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Vinyl LP pressing housed in a gatefold sleeve. 2003's Hittin' The Note stand as The Allman Brothers Band's final studio effort to date although it was their first new studio release in nine years at the time. Gregg Allman described it as "the best album we've made since Eat a Peach." Reinvigorated by the return of Warren Haynes to share the band's famous harmonized lead guitar lines with Derek Trucks, the band built Hittin' the Note around their established sound, with stinging hooks, soulful melodies, dollops of deep blues, and the rolling, layered grooves that have become their rhythmic signature. It begins with the greasy lick that kicks off with the first cut "Firing Line," and grows through the heartache intensity of "Desdemona," the reflective delicacy of "Old Before My Time," the alternating blues feel and funky strut of the Freddy King cover "Woman Across the River," the sizzling roadhouse shuffle of "Maydell," and the breathtaking virtuosity on tracks that range from the intimate acoustic slide dialog of "Old Friend" to the trademark extended jam "Instrumental Illness," a burnin' twelve-minute marathon. There's also an inspired blues version of the Rolling Stones' "Heart of Stone," which ABB definitely put their stamp on.
Vinyl LP pressing housed in a gatefold sleeve. 2003's Hittin' The Note stand as The Allman Brothers Band's final studio effort to date although it was their first new studio release in nine years at the time. Gregg Allman described it as "the best album we've made since Eat a Peach." Reinvigorated by the return of Warren Haynes to share the band's famous harmonized lead guitar lines with Derek Trucks, the band built Hittin' the Note around their established sound, with stinging hooks, soulful melodies, dollops of deep blues, and the rolling, layered grooves that have become their rhythmic signature. It begins with the greasy lick that kicks off with the first cut "Firing Line," and grows through the heartache intensity of "Desdemona," the reflective delicacy of "Old Before My Time," the alternating blues feel and funky strut of the Freddy King cover "Woman Across the River," the sizzling roadhouse shuffle of "Maydell," and the breathtaking virtuosity on tracks that range from the intimate acoustic slide dialog of "Old Friend" to the trademark extended jam "Instrumental Illness," a burnin' twelve-minute marathon. There's also an inspired blues version of the Rolling Stones' "Heart of Stone," which ABB definitely put their stamp on.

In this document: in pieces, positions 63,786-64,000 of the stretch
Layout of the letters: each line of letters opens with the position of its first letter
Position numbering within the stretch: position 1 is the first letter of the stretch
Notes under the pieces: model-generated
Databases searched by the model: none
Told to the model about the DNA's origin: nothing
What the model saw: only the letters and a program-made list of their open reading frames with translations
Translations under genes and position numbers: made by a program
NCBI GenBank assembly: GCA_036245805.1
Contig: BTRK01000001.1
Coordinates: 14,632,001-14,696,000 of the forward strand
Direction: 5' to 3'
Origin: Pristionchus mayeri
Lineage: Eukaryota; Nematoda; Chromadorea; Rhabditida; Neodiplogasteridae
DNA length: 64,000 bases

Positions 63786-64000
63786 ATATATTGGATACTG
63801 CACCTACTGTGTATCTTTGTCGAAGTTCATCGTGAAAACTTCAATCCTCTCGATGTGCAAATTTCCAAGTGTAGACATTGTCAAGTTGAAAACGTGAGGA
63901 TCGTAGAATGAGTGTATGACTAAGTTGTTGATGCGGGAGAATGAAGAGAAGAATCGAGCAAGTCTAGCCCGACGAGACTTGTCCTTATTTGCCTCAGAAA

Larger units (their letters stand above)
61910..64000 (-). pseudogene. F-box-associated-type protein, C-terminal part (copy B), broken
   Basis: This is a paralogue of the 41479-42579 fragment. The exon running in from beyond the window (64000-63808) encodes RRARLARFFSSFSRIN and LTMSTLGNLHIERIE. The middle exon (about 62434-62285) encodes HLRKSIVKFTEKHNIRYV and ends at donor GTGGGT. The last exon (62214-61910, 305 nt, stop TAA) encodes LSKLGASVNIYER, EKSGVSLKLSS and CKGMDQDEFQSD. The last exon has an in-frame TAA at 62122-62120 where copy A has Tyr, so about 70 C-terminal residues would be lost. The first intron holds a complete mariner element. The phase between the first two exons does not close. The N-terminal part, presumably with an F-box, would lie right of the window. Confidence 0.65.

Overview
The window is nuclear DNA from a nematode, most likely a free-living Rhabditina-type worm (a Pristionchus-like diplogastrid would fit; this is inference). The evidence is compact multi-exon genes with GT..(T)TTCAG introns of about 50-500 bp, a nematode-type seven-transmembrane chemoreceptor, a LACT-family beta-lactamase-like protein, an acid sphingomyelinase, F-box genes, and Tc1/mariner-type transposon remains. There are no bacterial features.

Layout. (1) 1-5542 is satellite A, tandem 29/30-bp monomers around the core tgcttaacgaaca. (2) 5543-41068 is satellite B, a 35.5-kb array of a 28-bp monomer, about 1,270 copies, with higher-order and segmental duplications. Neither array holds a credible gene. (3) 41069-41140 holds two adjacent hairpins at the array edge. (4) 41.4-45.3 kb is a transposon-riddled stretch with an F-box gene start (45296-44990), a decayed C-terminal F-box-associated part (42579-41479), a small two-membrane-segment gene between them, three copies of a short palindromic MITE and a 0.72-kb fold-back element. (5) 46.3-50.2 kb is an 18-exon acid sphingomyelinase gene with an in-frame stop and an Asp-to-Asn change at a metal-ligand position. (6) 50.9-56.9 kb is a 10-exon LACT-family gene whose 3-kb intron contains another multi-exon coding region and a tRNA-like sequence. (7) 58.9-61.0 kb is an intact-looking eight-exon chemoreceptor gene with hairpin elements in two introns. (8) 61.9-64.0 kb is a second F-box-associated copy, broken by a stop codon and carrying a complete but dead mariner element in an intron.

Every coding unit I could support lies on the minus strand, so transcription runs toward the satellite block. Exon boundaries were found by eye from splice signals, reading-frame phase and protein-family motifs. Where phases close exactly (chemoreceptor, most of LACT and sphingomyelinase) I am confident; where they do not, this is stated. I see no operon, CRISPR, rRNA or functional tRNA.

810347013317
Hittin The Note (Gate) [Indie Exclusive]
Artist: The Allman Brothers Band
Format: Vinyl
New: Not in stock
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Vinyl LP pressing housed in a gatefold sleeve. 2003's Hittin' The Note stand as The Allman Brothers Band's final studio effort to date although it was their first new studio release in nine years at the time. Gregg Allman described it as "the best album we've made since Eat a Peach." Reinvigorated by the return of Warren Haynes to share the band's famous harmonized lead guitar lines with Derek Trucks, the band built Hittin' the Note around their established sound, with stinging hooks, soulful melodies, dollops of deep blues, and the rolling, layered grooves that have become their rhythmic signature. It begins with the greasy lick that kicks off with the first cut "Firing Line," and grows through the heartache intensity of "Desdemona," the reflective delicacy of "Old Before My Time," the alternating blues feel and funky strut of the Freddy King cover "Woman Across the River," the sizzling roadhouse shuffle of "Maydell," and the breathtaking virtuosity on tracks that range from the intimate acoustic slide dialog of "Old Friend" to the trademark extended jam "Instrumental Illness," a burnin' twelve-minute marathon. There's also an inspired blues version of the Rolling Stones' "Heart of Stone," which ABB definitely put their stamp on.
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